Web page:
Even though it may not sound like much, it really clarifies the status-quo and should go a long way towards insulating the W3C from criticism. By that I mean that “Semantic Web” proponents opened themselves up to criticism by adhering to the preposterous idea that their work was about meaning or interpretation of meaning from natural language.

It is really about linking data and not about meaning at all, other than the indirect link to how one gets meaning out of combining different sorts of data.

The interview is interesting because TBL talks a little about the long road from the humble beginnings until now. In a lot of ways, we had a similar development path beginning with how to clean, clarify and verify the source pages, how to capture relations and links in human discourse, how to transform phrases and expressions into executable query structures, and then how to use the results through automata (rules, programs).

When people learn that Tom Adi and I have been working on Readware for more than twenty years, they wonder why it takes so long. It is really not so unusual. Dr. Raskin over at Purdue and Hakia has also been working for decades on semantics and theoretical and computational models. It is not something that develops overnight.

The dream of Tim Berners-Lee is to link data from disparate data sources and to have uniform means for storing such data on computers.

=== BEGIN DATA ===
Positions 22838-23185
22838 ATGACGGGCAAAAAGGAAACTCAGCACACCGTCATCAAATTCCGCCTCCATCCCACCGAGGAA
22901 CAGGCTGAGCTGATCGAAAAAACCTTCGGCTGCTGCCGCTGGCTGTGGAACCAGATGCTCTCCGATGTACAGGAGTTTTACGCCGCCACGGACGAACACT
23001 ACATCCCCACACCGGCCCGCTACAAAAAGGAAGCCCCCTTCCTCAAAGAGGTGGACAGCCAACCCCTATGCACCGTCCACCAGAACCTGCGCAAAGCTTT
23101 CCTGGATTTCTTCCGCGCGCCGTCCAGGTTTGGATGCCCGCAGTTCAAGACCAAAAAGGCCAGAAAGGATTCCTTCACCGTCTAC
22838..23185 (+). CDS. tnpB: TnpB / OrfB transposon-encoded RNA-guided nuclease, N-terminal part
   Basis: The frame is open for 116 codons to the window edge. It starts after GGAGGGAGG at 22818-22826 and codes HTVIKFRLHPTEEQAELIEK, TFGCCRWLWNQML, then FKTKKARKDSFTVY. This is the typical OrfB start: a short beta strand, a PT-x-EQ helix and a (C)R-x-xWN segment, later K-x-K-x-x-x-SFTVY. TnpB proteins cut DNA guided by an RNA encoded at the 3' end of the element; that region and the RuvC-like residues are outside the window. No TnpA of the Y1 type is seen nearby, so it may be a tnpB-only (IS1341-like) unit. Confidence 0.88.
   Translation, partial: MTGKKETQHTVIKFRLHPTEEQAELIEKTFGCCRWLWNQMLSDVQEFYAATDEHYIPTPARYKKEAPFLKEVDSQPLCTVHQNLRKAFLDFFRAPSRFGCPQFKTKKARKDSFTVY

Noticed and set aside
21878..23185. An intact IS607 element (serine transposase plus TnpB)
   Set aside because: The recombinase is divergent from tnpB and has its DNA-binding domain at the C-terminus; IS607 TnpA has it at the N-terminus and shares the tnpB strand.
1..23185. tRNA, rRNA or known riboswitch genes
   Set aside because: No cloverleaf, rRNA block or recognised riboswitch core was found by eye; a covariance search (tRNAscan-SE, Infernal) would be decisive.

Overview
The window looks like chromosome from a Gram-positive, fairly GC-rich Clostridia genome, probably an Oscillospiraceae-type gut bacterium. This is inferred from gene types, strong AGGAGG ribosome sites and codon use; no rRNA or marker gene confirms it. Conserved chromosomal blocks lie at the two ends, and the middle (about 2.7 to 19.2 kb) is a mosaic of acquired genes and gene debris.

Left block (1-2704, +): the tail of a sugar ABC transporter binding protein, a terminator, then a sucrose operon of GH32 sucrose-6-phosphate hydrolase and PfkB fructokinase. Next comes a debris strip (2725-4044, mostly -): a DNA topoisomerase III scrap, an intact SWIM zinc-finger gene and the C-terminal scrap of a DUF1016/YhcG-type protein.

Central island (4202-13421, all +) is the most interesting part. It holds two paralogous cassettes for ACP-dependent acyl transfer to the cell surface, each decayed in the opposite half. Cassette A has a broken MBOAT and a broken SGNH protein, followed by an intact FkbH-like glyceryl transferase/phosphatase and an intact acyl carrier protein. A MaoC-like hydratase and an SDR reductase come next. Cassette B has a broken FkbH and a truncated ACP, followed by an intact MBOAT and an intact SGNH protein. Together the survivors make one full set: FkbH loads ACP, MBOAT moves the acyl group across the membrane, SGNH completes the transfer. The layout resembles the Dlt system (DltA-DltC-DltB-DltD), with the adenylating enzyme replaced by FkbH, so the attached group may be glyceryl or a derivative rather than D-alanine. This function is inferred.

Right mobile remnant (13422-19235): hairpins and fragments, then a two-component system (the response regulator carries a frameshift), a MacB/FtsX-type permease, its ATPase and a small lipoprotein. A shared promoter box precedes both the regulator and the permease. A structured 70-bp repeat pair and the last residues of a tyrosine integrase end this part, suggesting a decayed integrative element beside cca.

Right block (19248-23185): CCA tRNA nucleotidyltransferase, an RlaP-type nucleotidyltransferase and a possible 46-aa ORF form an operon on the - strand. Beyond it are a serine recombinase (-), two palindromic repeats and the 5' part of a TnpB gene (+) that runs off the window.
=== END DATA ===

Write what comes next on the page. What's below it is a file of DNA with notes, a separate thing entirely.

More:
The Data Web will make it much easier to get data out of databases.

I am all for that. How about you?

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Owl + RDF = Semantic Web

I thought I heard Tim Berners-Lee say that if the ontology is not built with OWL and the data are not in RDF, it is not a “semantic web” application. That is pretty defining. So the definition of the “Semantic Web” is a web of data converted to URIs stored in RDF tuples using an ontology specified with OWL.

Check it out over at eWeek, Chief Technology Analyst Jim Rapoza speaks to Tim Berners-Lee, creator of the Web and head of the World Wide Web Consortium, about the current status of the Semantic Web, the challenges it faces and its future. Jim also speaks to Eric Miller and Stephen Downes, a researcher at the National Research Council’s Institute for Information Technology in Canada.

About the Semantic Web buzzword “interoperability” I heard Stephan Downs say: “That is what you do when you can’t achieve ubiquity.” I think I agree with that.

I also heard TBL or Eric Miller, I cannot remember who, saying that a key feature is the resilience of semantic web applications. I think Larry Elison said the about the RDBMS in the late 70s. I wonder what people think about the “resilience” of semantic web programs?